VTE - Resultant venous insufficiency and risk of slow to heal lower leg ulceration
Venous Thrombo Embolism (VTE) data indicates that approximately 30,000 people suffered from this debilitating condition in Australia in 2018 (1). The figures also indicate 5,000 people died as a result of having a VTE in 2018 (1). The national road toll in 2019 was 1,195 (2). So why are we not doing better?
There are VTE Prevention Clinical Standards available on prevention and management of VTE. In speaking to a number of clinicians it seems that these guidelines are not well used or referenced. Data informs us that 1 in 3 people over the age of 65 may have a venous leg ulcer. From this data we know that these ulcers are slow to heal and can be very distressing due to leakage and soiling of bedlinen and clothing. The other important point is that 70% of people who had healed a venous leg ulcer will have a recurrence within 3 months of healing.
Join us as Jan opens the discussion around utilising the VTE guidelines and ensuring that the recommendations of post care are passed on to the patient or health care professional so that the number of people with venous leg ulcers reduce.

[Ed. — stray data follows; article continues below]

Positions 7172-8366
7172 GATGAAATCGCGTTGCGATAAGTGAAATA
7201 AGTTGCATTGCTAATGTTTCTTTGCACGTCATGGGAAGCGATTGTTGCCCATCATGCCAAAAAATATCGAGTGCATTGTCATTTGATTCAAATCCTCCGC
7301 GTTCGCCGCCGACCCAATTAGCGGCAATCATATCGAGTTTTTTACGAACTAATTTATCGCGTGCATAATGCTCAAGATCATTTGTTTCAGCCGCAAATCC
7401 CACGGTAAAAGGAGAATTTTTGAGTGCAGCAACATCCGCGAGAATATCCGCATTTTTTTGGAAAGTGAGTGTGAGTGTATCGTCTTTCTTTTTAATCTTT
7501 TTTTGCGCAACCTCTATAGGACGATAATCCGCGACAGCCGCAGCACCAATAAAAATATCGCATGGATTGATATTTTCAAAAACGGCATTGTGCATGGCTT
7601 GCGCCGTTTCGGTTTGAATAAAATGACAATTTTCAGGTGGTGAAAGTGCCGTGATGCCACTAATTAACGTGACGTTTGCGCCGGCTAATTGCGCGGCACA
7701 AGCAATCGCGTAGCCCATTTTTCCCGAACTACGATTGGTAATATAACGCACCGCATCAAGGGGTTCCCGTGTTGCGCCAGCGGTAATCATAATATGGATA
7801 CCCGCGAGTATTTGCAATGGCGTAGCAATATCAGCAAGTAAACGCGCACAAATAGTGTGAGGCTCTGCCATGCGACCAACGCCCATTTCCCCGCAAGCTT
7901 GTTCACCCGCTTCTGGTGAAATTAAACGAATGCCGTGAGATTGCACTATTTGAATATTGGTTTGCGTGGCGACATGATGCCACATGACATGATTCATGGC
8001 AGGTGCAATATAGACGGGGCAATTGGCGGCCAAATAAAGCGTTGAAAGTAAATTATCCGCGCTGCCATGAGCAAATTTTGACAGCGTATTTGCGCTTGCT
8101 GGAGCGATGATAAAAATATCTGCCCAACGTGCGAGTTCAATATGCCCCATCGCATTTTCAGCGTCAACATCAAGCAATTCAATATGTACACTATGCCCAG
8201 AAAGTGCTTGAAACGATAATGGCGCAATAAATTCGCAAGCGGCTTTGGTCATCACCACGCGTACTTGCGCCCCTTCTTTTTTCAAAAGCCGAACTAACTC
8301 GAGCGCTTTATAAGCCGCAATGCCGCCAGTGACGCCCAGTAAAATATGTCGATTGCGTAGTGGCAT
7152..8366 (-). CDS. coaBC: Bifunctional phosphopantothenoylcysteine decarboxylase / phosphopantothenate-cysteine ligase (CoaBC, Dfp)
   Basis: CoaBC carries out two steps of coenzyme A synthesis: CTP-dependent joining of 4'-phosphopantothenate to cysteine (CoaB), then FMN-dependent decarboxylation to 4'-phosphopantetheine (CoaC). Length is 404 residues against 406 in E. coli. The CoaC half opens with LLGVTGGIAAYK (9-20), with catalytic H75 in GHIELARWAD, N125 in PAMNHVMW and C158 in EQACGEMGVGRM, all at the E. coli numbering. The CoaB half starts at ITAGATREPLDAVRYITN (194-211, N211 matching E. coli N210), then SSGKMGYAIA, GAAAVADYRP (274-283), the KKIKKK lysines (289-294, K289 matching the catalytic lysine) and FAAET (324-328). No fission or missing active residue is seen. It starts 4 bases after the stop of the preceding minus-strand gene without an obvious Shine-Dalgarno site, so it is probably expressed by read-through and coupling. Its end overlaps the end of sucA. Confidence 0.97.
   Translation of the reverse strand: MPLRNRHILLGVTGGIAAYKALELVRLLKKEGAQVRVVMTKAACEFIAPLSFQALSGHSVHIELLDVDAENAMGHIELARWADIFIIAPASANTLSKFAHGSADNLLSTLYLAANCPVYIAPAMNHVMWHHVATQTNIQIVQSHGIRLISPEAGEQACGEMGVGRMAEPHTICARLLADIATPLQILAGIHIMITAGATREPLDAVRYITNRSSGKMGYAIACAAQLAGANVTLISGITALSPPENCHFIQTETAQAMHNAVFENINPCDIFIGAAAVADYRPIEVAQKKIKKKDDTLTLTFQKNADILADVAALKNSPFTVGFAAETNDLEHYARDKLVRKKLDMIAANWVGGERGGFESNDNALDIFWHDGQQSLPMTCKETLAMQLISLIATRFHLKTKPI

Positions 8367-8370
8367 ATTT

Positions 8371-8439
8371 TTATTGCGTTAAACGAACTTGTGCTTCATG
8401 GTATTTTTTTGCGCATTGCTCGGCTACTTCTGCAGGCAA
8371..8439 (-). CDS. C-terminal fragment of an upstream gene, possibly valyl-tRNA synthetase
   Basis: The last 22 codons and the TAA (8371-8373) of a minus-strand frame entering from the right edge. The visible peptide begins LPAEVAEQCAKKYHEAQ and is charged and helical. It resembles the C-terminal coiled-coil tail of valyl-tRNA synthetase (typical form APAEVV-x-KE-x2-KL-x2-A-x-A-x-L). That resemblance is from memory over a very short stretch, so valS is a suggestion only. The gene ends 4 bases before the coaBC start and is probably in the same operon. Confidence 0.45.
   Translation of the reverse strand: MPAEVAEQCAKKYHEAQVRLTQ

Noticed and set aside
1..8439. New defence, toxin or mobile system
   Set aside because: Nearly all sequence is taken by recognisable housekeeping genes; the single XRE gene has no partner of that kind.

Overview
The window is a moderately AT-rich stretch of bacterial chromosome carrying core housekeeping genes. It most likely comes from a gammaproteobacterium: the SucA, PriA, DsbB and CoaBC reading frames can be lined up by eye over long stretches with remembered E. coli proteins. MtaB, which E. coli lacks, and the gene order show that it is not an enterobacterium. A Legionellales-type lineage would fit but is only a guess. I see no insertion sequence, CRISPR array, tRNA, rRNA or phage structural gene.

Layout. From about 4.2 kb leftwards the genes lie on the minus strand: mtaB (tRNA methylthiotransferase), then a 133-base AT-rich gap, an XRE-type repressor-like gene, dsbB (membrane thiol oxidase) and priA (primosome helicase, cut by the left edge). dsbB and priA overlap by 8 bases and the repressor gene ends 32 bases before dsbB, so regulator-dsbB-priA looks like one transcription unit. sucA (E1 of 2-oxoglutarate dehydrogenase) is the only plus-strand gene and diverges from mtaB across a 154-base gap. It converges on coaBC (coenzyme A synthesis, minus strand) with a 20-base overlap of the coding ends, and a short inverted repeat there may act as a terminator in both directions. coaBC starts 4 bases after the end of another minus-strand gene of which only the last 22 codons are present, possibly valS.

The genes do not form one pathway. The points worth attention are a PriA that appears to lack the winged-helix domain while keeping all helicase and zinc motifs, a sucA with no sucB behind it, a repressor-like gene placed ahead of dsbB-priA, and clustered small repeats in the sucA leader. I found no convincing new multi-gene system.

Director, WoundCareServices Masters Wound Care (Monash), FAWMA, AM
Jan runs her own private consultancy business which is running currently in high demand. She also set up a nurse lead wound clinic in a busy Metropolitan Melbourne General Practice, although now works as a wound consultant to all General Practices within Metro Melbourne. For many years Jan has served on Advisory Boards, Key Opinion Leader Groups, Wound Committees both local, National and International. Jan has authored many papers promoting a common sense personal approach to wound problems.